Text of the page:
The practice is known in the biz as “buying the listing”. The agent says it’s worth more than it is in order to get the listing signed, much as Pinnochio would do if he were a realtor. Then when it doesn’t sell (because it’s priced too high), the agent goes to the sellers and tells them to reduce their price substantially.

Sellers may think that the agent who gives the highest list price must believe in the home the most. Sorry, Charlie. Ask them if they can ratio­nal­ly defend that listing price to you on the spot — if they can’t, what possible chance do you think they have in doing so if (and that’s a big “if”) an offer does come in? Worse yet, they may just be guessing — in which case, they’re always going to round up in hopes the sellers are deciding strictly on price.

Sellers often don’t realize that they are under­min­ing their own nego­ti­at­ing position. If a lower offer does come in, the comps will likely support the lower price and not their list price. These agents, who probably don’t have the stomach or the fortitude to tell their clients the truth, will bark at the buyer’s agent to raise their offer (without the comps to support it) since they’ve convinced their own client it’s worth more. By that time, their seller is likely already pretty annoyed with their own agent anyway.

Recommendation: trust but verify. I go into every listing valuation knowing exactly what I will recommend and why, which I can readily explain on the spot. Don’t trust any agent who can’t do the same.

#16: Unusual marketing helps homes sell

Marketing is a very important part of the selling process. An expe­ri­enced and knowl­edge­able agent will have a proven track record of success in marketing homes, and also in actually getting them sold. Ask as many questions as necessary to under­stand how they achieve the results they do.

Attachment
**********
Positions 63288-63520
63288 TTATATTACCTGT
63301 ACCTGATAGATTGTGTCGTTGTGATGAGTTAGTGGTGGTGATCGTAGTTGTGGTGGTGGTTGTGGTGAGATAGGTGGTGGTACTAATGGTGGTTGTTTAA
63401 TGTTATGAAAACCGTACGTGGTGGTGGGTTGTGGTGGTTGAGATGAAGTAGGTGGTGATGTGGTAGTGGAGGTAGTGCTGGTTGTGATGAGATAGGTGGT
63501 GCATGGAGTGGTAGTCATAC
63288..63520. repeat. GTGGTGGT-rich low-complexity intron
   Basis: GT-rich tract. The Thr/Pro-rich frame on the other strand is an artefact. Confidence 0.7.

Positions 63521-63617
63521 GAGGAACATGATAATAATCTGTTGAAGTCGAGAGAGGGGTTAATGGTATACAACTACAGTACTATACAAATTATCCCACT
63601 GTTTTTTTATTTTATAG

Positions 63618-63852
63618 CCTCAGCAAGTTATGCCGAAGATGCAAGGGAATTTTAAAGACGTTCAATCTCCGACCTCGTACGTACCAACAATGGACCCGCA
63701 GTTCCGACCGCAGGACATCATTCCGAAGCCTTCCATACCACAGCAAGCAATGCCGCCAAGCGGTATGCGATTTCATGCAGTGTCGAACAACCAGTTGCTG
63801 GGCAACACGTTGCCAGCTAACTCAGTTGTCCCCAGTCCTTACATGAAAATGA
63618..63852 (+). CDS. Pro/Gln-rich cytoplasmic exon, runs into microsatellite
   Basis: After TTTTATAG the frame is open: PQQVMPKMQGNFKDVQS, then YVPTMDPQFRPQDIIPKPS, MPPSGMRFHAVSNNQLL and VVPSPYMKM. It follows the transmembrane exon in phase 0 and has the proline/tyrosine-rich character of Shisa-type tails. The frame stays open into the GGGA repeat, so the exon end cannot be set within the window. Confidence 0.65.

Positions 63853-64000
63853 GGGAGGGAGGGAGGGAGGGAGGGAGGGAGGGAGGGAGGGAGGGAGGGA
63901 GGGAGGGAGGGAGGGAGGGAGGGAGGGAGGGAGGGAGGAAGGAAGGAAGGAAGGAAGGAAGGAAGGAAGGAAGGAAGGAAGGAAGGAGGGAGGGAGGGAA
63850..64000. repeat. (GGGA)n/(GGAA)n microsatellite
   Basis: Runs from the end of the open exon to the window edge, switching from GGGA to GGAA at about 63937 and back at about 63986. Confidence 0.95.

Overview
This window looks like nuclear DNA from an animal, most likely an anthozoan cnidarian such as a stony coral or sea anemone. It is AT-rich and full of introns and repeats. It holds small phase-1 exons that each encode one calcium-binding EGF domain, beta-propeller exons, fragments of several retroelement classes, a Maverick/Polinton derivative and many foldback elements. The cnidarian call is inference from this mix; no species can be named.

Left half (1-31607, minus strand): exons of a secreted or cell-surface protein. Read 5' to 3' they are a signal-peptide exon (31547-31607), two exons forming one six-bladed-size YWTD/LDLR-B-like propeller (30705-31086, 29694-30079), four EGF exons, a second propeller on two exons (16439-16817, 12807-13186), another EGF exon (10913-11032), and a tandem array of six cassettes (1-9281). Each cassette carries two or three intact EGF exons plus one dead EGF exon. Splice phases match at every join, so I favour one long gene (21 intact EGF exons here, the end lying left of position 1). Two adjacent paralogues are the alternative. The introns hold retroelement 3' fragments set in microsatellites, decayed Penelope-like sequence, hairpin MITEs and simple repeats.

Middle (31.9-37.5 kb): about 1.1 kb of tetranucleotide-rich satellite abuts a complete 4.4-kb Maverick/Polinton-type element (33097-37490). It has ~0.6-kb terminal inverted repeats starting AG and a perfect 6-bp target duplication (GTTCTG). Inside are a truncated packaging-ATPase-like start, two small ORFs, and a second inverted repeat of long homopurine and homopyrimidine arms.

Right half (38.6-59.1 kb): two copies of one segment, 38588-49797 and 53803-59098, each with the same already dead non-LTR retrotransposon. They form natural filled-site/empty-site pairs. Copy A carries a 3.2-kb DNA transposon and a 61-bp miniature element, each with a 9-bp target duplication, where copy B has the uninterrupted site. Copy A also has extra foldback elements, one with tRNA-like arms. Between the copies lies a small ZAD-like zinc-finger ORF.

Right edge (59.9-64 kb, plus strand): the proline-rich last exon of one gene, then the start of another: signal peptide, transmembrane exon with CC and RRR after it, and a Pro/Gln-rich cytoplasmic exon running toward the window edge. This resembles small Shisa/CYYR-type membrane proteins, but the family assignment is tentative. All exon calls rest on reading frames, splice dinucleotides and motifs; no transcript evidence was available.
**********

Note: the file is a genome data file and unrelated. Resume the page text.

Image by Steve Buissinne from Pixabay

Want to know what doesn’t sell a home? Fancypants full-page ads in a glossy magazine or local newspaper. Those ads are done for branding purposes, not to get the home mentioned sold. If you think I’m wrong, try this: open to a full-page ad for a home for sale, glance at it for five seconds, then put it down. What do you remember? The brokerage or the agent — but rarely the home itself.

There are proven ways to get home sold through marketing. I have a multi-layered process of doing so that has repeat­ed­ly worked for my clients time and time again. I have sold a $4M home outside the MLS solely based on my marketing efforts without any print adver­tis­ing, so it can be done.

Sellers in the highest price brackets in any market will sometimes think that over-the-top adver­tis­ing is needed. Luxury agents who crave the limelight will often enable this thinking because it allows them to bask in the glow of their own nar­cis­sis­tic self-image, even if it per­son­al­ly costs them thousands of dollars. Here’s what is needed: an agent who knows what to do to get a home sold regard­less of price range, under­stands how to interpret the market, and has the backbone to tell their clients the truth.

Agents who advertise in magazines and news­pa­pers want to hoodwink their sellers into believing that they’re marketing a seller’s home, but in reality, they’re just selling them­selves. It’s about as effective as standing on the sidewalk with a sandwich board. Marketing is important no doubt, but homes sell based on the following: pricing, staging, condition, finishes, and location.

A higher level of marketing? More inef­fi­cient, inef­fec­tive and expensive marketing does not help an over­priced home sell.

Final Word on Seller Myths

There are numerous myths out there, and all can cause dis­as­trous results if the seller believes them. Do yourself a favor — under­stand what they are, and disregard them!

To view the first post on Seller Myths, click here.